So I think of the tank lying there as my own little Richard Serra nightmare of corroding steel, streaked, stained, its pattern of industrial decay creating picturesque graffiti across the monster arc of metal. Mr. Serra’s monumental steel sculptures explore how a hollow steel form can play with our perceptions; Lynne Cooke, curator of the Dia Art Foundation, wrote of one sculpture’s capacity for “tempering routine assumptions regarding the built environment and the spectator’s relationship to it.”

I no longer need to go to a museum to have such assumptions questioned. I am fully acquainted with the vertigo the hollow steel form can induce. And as far as my relationship to the built environment goes, I have come to understand fully that as our fuel tank gradually self-destructs, it will morph into a subterranean monster capable of destroying the value of our house, the land around it, our life in it.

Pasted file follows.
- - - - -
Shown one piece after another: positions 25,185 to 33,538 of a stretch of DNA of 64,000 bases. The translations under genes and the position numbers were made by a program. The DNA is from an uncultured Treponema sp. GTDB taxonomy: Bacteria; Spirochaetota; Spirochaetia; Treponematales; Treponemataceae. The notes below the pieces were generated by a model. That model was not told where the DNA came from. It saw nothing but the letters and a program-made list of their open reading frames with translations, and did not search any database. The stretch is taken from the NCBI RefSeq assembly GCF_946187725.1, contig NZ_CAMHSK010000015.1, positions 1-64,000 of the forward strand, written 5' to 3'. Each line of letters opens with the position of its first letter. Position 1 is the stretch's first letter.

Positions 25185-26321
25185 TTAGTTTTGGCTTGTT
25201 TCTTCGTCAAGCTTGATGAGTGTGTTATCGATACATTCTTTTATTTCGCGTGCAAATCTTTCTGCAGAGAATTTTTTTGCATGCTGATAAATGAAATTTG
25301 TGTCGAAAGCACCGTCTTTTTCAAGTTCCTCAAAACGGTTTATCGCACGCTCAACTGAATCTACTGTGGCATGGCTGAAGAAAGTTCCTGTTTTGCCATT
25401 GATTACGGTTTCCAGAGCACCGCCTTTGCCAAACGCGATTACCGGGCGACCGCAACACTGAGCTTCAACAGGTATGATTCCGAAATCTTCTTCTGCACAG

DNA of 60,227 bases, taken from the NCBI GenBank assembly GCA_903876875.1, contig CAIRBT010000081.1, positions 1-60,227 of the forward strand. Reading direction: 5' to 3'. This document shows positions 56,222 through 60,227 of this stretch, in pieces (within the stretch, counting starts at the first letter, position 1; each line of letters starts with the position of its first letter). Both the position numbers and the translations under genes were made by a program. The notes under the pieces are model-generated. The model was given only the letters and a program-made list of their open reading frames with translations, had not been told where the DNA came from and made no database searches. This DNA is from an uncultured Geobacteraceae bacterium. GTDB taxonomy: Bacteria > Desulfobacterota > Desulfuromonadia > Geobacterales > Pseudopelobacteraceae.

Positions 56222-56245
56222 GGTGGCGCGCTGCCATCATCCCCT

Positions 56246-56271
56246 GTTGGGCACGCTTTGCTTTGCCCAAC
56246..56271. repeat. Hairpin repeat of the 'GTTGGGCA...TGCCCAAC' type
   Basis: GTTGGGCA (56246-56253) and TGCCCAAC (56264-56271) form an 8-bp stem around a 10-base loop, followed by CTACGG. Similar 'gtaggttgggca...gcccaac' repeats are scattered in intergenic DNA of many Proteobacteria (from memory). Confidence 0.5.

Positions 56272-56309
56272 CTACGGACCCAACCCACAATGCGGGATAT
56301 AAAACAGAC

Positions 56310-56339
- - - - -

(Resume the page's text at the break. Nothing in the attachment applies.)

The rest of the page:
When exactly this will happen is unclear. I am told that the old tank may have some sticker or label on it that states its gauge of steel — whether it is heavy-duty or double-walled and how long it is likely to last. But you would have to dig the thing up, of course, just to read it, and I realize that little sticker falls into the vast category of information that is vital, but impossible to find; much as you know that the facts have been researched, gathered and explicitly stated, but that you just can’t get to them.

While it is certainly possible to rip the thing out of the ground, have it sliced up and carted off for scrap metal, a less invasive procedure calls for abandonment. But unlike other forms of abandonment that involve nothing more than careless neglect, abandoning an oil tank requires a system, a plan and a partnership with the government, not to mention potentially thousands of dollars.